Welcome to the Emmys, Where the Wrong People Always Win

I turned from the joy of a Bears rout of the Steelers to a musical number that sounds like a rendition of “Copacabana” written by Barry Manilow while high on quaaludes and living in a pop-up camper. That is what the Emmys like to jam into a four hour awards presentation for “levity.” A beloved, buzzy actor – Neil Patrick Harris! Nathan Fillion! – joke about how goddamn long this whole thing is. Then it resumes, and like a murder suspect trying to run out the clock, you start yelling at the TV: “CHARGE ME OR RELEASE ME.”

The Emmys: as mystifying as they are ineffable, there is no known knowledge for their existence and survival, yet they continue. Do people still eat Cracker Jack? That product, too, is still made, and yet Cracker Jack differs in a crucial way from the Emmys: there is a guaranteed prize at the end.

About twenty people in the entire country win something from the Emmys. The next echelon is reserved for presenters who say things like, “this LADY, as SEXY as she WANTS TO BE, Carrie Underwood,” reading off a teleprompter. Their smiles are fixed, like that clown game at every arcade whose teeth you have to shoot out with skee-balls. Some poor harried person holding a clipboard has to say to each presenter being shuttled off : you’re not reading off a teleprompter. You’re bringing something NEW and FRESH to the ceremony. And there is certainly a good reason for you to do so. Now go give Aaron Sorkin that boost of self-esteem he so desperately needs.

Don’t worry about the outcome. The wrong people will always, always win. Jim Parsons, from The Big Bang Theory, would be condemned as a plague-bringer in any decent country and be forced to live in a rowboat, yet in America, will be praised before millions. If the right people win, it will be for the wrong thing. Jeff Daniels, a fine actor, will win for something called The Newsroom, which is a 5th-grade civics project from about 1995, made by a kid who was told Bill Clinton is a good idea. And the right targets will only be found in the wrong firing range; just take the American remake of House of Cards, the most ill-considered, inept remake of a hit original since our second attack on Iraq.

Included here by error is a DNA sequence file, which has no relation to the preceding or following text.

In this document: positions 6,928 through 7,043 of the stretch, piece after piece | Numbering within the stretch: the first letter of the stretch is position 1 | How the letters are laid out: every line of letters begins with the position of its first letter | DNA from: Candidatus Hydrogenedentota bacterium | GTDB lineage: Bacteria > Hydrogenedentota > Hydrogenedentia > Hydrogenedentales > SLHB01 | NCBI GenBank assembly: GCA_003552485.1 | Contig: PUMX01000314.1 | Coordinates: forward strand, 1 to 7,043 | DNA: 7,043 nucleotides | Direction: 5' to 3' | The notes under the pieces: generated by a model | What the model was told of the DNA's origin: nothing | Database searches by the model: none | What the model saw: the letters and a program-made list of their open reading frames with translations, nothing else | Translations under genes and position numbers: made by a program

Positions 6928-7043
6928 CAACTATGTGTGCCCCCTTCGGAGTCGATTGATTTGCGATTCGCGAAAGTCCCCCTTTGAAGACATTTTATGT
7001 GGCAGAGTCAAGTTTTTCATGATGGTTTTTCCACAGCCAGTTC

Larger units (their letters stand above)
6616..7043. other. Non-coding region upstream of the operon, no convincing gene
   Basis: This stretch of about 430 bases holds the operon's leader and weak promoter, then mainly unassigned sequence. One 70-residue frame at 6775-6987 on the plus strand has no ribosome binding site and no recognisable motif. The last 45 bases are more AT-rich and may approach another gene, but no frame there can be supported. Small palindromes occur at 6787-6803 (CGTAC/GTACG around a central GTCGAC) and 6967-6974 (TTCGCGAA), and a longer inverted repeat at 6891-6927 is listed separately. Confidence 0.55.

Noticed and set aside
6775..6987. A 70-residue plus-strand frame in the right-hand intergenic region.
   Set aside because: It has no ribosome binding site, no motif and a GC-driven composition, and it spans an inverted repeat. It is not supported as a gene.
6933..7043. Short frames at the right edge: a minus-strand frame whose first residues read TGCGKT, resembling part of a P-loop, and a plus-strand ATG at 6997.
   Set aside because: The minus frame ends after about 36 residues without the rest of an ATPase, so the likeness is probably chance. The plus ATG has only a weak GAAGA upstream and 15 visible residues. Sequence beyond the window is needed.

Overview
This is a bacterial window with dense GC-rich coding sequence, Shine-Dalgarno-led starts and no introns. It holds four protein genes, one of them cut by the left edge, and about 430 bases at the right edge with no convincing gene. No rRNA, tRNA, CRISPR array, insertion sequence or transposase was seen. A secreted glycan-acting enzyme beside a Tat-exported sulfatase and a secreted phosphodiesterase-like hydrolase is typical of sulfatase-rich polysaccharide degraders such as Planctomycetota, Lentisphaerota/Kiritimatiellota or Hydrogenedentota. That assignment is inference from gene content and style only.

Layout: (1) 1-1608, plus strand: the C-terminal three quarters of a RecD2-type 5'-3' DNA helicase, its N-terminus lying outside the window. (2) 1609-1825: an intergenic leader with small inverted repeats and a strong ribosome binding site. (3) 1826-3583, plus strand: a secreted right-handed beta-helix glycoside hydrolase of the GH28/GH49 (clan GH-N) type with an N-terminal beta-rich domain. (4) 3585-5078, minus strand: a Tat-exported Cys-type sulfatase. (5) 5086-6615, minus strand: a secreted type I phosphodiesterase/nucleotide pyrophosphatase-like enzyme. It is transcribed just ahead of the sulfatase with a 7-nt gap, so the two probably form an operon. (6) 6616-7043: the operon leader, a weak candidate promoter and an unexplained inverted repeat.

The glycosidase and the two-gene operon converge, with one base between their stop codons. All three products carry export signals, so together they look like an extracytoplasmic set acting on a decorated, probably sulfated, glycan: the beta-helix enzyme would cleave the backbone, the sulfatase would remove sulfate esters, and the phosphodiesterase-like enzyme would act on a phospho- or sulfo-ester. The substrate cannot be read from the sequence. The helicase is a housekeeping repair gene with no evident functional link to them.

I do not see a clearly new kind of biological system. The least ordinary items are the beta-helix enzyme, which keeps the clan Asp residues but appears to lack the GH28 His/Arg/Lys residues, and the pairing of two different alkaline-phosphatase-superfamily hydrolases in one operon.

Further down the totem pole are all the people in the room who are sweating nacre from the nerves of knowing they’re not going to win. You can identify them by the slight, distracted smile that flags on their face when Jimmy Fallon comes out to talk like a pirate or whatever extremely hifalutin gag he’s going to smirk his way through. The wrinkles on their faces practically contort into the Mark of the Beast as the horrifying truth dawns on them: “I’m going to lose an award for acting excellence to CLAIRE DANES.”

Below these sad failed nominees, are all the people about whom even the lowliest couch-dweller like me can chortle at. “Haha! How’s it going Seth MacFarlane? Any chance you’ll contract dysentery on camera to keep me watching?” Or worse, the mandarins who year-in, year-out, will still inhabit their lofty perch in the Hollywood pecking order. “Nice reaction shot of Lorne Michaels, surveying the stage with utter contempt.”

And below all of those? Me. And probably you. Eating delivery on our Sunday night, in sweatpants, wondering: “Jesus, what time can we go to bed?” Not yet. Let the Thai food settle. Think on it in the morning. Maybe next year you’ll have something better to do. Or at least watch.

–General Gandhi